A thorough and thoroughly conventional, look at the first astronaut to set foot on the moon.
You know that the French consider Jerry Lewis the greatest screen comedian of all time. You've looked at some Lewis comedies, but you don't get the joke. You know that a lot of critics praised Steve Martin in "The Jerk," but you liked him better after he started acting more normal. You are not a promising candidate to see "Ace Ventura: Pet Detective." The movie stars Jim Carrey, best known as the all-purpose white guy on "In Living Color," as a Miami detective who specializes in animals. He'll find your missing bird or your kidnapped pedigree dog. And as the movie opens, he's hired by the Miami Dolphins football team to find their mascot, a dolphin named Snowflake, which is mysteriously missing from its home in a large tank at the stadium.
The plot deepens, if that is the word, when Dolphins quarterback Dan Marino also disappears.
Carrey plays Ace as if he's being clocked on an Energy-O-Meter, and paid by the calories expended. He's a hyper goon who likes to screw his mouth into strange shapes while playing variations on the language. He shares his house with so many animals that he's like those zookeepers on late-night talk shows who always have pets crawling out of their collars. And he is simultaneously a spectacularly good and bad detective.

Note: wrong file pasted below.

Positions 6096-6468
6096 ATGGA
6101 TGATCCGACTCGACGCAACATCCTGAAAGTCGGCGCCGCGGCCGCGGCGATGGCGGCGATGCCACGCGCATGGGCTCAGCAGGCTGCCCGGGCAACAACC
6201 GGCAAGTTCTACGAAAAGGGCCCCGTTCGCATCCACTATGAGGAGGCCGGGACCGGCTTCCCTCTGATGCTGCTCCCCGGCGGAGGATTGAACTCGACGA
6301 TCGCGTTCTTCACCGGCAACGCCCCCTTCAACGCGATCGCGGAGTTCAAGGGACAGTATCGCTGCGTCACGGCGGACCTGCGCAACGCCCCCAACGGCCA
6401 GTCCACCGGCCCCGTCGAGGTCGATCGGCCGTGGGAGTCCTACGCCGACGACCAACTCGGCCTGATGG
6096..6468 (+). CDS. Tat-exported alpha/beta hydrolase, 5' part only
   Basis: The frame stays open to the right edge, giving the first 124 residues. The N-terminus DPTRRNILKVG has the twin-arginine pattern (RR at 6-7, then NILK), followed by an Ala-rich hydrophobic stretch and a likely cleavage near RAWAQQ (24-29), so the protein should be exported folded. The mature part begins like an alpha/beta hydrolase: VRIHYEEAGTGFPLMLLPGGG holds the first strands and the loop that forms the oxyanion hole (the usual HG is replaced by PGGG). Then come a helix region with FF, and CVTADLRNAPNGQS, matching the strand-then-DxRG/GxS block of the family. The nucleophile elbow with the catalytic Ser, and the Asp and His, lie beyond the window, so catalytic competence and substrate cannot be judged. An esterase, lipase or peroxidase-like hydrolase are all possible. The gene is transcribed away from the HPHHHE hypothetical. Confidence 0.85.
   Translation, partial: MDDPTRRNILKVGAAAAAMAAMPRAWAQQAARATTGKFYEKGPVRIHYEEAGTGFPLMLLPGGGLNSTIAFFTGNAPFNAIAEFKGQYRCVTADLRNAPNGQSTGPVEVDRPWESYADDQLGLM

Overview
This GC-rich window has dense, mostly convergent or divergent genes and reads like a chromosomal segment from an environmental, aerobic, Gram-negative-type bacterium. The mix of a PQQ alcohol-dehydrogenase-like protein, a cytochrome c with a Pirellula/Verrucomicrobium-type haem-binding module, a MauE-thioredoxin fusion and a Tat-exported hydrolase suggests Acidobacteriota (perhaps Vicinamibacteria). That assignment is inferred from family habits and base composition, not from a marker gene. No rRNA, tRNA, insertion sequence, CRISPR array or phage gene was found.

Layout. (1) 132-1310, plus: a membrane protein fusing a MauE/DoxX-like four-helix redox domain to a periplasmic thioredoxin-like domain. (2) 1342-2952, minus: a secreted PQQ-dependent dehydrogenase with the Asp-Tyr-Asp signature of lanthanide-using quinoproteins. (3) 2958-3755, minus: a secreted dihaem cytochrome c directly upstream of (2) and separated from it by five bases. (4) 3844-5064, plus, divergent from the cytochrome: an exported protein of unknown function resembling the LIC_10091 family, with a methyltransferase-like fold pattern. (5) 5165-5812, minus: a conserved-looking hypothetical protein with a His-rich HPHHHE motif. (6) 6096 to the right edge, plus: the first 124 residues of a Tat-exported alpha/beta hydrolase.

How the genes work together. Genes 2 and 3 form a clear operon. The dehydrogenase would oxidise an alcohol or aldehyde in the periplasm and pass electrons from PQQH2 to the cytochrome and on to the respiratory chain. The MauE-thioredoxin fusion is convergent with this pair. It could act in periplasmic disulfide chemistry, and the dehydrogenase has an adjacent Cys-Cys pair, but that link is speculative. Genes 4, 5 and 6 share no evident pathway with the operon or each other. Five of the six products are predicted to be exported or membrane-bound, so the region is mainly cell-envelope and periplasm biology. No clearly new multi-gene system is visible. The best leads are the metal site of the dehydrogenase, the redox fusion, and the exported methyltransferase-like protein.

The story eventually involves Sean Young, who is much too talented for roles like Lt. Einhorn of the Miami police department; Udo Kier, once a distinguished German actor-director, now Ronald Camp, sinister millionaire; Courteney Cox, as the Dolphin's chief publicist; and Noble Willingham as the team's owner. Most of the people look as if they would rather be in other movies. Sean Young is a trouper, however, and does her best with dialogue like, "Listen, pet dick. How would you like me to make your life a living hell?" The movie basically has one joke, which is Ace Ventura's weird nerdy strangeness. If you laugh at this joke, chances are you laugh at Jerry Lewis, too, and I can sympathize with you even if I can't understand you. I found the movie a long, unfunny slog through an impenetrable plot. Kids might like it.
Real little kids.
A video essay about Mortal Engines, as part of Scout Tafoya's ongoing video essay series on maligned masterpieces.
This is the most purely entertaining season of Stranger Things to date.
This message came to me from a reader named Peter Svensland. He and a fr...